He enrolled at the LSE publishing his thesis in 2008 on global governance. The purpose of his dissertation, he wrote in his introduction, was to analyse "how to create more just and democratic global governing institutions", focusing on the importance of the role of "civil society".
The LSE embraced him, not least because with his studies, the university received a cheque for £1.5 million from a charitable foundation run by Saif.
Sir Howard Davies, the LSE's director, was forced to resign in March this year, a few days after Saif's incendiary 'rivers of blood' speech that ignited the war 1,500 miles away in Libya.
The PhD, it turned out, was a collaborative affair, with research carried out by American lobbying firm Monitor Group.
Mr Blair, who has visited Colonel Gaddafi in Libya at least six times since leaving Downing Street, was among several dignitaries and academics keen to help.
In one letter, written in 2007 but found in the abandoned British embassy in Tripoli in September, Mr Blair addressed him as "Dear Engineer Saif" and went on to gives suggestion that "might help you with your studies".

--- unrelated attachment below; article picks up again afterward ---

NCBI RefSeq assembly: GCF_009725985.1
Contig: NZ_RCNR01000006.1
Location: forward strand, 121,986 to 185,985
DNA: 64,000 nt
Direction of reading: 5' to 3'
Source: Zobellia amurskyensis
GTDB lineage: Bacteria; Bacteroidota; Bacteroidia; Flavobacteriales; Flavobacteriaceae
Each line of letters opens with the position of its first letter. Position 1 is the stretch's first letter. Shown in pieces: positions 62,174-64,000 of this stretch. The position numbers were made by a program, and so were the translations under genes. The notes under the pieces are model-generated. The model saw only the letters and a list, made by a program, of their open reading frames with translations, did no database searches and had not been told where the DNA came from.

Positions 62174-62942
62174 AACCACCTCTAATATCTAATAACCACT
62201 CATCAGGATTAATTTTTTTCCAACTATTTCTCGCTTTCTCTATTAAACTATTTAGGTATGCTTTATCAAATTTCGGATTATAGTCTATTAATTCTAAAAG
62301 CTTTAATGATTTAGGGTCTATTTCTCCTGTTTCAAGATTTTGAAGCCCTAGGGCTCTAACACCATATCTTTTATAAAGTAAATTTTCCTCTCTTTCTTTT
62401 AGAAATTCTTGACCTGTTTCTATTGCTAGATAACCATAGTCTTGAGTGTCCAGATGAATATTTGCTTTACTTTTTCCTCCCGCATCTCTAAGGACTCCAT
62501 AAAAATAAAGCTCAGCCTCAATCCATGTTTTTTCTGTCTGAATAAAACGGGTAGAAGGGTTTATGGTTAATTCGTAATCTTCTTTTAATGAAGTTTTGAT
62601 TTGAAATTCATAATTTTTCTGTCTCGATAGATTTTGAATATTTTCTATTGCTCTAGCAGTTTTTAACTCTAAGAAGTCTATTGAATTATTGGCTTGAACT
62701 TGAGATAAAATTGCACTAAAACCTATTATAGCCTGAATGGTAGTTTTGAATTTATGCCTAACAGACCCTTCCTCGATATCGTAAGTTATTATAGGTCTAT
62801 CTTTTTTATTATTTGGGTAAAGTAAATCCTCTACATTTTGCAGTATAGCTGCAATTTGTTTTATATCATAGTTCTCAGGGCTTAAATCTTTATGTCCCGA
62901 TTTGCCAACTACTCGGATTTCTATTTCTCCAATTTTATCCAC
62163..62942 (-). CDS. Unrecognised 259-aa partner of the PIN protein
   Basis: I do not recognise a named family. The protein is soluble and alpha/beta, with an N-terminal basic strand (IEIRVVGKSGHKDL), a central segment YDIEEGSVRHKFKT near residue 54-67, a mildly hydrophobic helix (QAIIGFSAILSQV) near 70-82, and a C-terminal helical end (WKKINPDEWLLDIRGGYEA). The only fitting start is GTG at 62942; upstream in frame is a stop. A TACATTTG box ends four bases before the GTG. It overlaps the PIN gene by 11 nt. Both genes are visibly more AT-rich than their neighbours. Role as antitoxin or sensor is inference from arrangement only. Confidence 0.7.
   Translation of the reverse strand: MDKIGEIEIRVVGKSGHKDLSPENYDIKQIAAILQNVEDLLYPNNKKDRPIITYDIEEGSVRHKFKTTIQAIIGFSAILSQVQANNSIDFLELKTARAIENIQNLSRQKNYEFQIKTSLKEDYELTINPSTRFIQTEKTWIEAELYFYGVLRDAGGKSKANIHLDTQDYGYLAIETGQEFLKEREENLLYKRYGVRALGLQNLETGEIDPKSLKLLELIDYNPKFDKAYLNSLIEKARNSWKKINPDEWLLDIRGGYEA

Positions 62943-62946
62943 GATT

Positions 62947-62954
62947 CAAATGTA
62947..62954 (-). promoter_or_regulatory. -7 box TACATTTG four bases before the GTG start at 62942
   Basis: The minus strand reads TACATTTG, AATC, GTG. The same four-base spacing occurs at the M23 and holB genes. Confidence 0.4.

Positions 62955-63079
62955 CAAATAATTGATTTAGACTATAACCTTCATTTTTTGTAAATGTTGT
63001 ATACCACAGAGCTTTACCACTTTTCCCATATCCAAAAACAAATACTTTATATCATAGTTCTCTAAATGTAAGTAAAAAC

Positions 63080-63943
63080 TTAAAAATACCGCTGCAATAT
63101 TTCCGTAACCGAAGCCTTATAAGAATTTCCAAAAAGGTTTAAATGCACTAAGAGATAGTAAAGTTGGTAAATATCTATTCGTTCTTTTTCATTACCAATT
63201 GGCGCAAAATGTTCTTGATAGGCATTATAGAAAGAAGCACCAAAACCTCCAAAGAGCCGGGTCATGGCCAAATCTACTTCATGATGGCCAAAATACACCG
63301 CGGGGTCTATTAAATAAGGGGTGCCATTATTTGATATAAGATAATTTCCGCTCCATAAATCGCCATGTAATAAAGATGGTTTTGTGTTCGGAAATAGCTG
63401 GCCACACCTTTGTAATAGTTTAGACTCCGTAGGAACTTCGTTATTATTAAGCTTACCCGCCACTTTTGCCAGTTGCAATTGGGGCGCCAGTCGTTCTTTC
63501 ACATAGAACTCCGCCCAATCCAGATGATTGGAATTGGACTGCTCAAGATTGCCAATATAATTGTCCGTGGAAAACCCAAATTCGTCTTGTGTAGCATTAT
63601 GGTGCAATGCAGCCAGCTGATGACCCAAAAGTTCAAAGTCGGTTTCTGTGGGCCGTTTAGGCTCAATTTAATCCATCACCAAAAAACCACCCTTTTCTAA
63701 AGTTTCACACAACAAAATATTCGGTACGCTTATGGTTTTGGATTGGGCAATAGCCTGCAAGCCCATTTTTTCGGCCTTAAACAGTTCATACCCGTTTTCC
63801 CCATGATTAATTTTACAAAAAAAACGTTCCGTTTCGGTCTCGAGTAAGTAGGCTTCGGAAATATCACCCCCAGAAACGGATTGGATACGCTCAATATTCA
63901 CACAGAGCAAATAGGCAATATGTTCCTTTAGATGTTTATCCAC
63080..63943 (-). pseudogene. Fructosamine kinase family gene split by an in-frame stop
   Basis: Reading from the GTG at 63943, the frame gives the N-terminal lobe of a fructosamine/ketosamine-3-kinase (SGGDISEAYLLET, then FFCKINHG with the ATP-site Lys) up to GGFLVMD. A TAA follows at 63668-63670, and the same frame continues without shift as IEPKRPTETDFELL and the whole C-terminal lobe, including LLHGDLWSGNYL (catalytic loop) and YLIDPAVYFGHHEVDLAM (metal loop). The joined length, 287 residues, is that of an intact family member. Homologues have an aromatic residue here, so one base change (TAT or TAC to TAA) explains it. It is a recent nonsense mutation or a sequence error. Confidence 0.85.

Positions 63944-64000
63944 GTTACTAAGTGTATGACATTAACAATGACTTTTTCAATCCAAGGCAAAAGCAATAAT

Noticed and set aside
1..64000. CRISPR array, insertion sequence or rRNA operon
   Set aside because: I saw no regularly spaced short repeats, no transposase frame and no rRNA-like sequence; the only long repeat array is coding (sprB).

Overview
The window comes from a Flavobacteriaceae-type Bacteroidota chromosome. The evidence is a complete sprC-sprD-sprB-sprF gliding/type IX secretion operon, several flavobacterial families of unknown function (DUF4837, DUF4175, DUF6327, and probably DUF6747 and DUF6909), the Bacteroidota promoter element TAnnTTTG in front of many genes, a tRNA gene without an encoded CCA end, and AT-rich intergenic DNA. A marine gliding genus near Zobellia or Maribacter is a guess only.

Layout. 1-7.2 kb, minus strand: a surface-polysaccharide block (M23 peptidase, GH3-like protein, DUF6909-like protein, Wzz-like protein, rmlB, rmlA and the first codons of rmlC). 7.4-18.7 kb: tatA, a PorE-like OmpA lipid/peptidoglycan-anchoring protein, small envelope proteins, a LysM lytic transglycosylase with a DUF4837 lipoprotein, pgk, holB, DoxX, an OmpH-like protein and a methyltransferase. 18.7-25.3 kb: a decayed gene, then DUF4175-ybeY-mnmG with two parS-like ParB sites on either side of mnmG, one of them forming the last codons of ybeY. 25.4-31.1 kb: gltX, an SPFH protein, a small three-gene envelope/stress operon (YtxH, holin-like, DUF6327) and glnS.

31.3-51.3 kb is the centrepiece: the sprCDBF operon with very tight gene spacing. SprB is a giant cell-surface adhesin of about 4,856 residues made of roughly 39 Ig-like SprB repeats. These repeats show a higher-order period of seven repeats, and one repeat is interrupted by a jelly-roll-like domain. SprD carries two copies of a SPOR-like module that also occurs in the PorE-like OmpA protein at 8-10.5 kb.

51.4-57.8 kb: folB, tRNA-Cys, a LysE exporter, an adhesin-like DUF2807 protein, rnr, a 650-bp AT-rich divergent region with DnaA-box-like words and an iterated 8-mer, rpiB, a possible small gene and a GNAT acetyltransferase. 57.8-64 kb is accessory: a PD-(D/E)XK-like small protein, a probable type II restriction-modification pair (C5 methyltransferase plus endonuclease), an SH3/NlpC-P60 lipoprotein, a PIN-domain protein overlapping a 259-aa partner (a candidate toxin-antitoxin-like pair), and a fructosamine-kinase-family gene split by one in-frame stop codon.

He was hugely influential in controlling the Libyan Investment Authority, the sovereign wealth fund with billions of pounds to spend in the UK and elsewhere.
The fund was used as leverage to secure the release of Abdelbaset al-Megrahi, the Libyan intelligence agent convicted of the Lockerbie bombing.
Saif and others let it be known that if al-Megrahi died of cancer in a British jail, then all business deals with the UK would be cancelled. Saif was entrusted with accompanying Megrahi back to Tripoli for a hero's welcome .
It wasn't all business for Saif. There was plenty of pleasure too. His favourite restaurant in London was said to be China Tang at the Dorchester Hotel.
That was often followed by drinks at Annabel's nightclub. Some commentators suggested he was less of a future ruler and more an international playboy.
But the photographs taken yesterday of him in captivity – in robes and a beard – are far removed from the urbane image he cultivated during his years as a friend of the West. In the end, he turned out to be very much his father's son.
Orignal From: The favoured son feted by the West